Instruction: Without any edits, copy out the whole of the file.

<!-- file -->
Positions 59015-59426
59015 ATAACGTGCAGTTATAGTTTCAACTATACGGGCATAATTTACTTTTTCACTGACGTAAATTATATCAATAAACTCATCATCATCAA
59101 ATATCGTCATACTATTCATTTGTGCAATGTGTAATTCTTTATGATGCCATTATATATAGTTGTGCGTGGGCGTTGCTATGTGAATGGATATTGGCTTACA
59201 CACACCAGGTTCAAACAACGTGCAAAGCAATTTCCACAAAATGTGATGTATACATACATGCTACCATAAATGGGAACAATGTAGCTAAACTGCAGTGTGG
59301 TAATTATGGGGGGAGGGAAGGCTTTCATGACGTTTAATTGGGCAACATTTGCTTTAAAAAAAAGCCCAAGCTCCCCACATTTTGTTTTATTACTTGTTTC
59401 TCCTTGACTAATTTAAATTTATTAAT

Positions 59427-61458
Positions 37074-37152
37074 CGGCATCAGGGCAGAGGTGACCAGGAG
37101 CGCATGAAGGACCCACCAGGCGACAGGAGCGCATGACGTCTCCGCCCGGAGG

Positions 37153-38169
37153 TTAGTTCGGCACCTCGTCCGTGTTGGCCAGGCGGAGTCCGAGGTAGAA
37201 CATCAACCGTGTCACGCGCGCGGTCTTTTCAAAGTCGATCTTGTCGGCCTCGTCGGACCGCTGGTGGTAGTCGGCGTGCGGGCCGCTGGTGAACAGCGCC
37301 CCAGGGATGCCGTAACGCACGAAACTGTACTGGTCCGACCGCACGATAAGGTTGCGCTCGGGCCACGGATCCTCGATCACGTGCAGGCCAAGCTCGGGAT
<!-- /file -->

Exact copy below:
Positions 59015-59426
59015 ATAACGTGCAGTTATAGTTTCAACTATACGGGCATAATTTACTTTTTCACTGACGTAAATTATATCAATAAACTCATCATCATCAA
59101 ATATCGTCATACTATTCATTTGTGCAATGTGTAATTCTTTATGATGCCATTATATATAGTTGTGCGTGGGCGTTGCTATGTGAATGGATATTGGCTTACA
59201 CACACCAGGTTCAAACAACGTGCAAAGCAATTTCCACAAAATGTGATGTATACATACATGCTACCATAAATGGGAACAATGTAGCTAAACTGCAGTGTGG
59301 TAATTATGGGGGGAGGGAAGGCTTTCATGACGTTTAATTGGGCAACATTTGCTTTAAAAAAAAGCCCAAGCTCCCCACATTTTGTTTTATTACTTGTTTC
59401 TCCTTGACTAATTTAAATTTATTAAT

Positions 59427-61458
Positions 37074-37152
37074 CGGCATCAGGGCAGAGGTGACCAGGAG
37101 CGCATGAAGGACCCACCAGGCGACAGGAGCGCATGACGTCTCCGCCCGGAGG

Positions 37153-38169
37153 TTAGTTCGGCACCTCGTCCGTGTTGGCCAGGCGGAGTCCGAGGTAGAA
37201 CATCAACCGTGTCACGCGCGCGGTCTTTTCAAAGTCGATCTTGTCGGCCTCGTCGGACCGCTGGTGGTAGTCGGCGTGCGGGCCGCTGGTGAACAGCGCC
37301 CCAGGGATGCCGTAACGCACGAAACTGTACTGGTCCGACCGCACGATAAGGTTGCGCTCGGGCCACGGATCCTCGATCACGTGCAGGCCAAGCTCGGGAT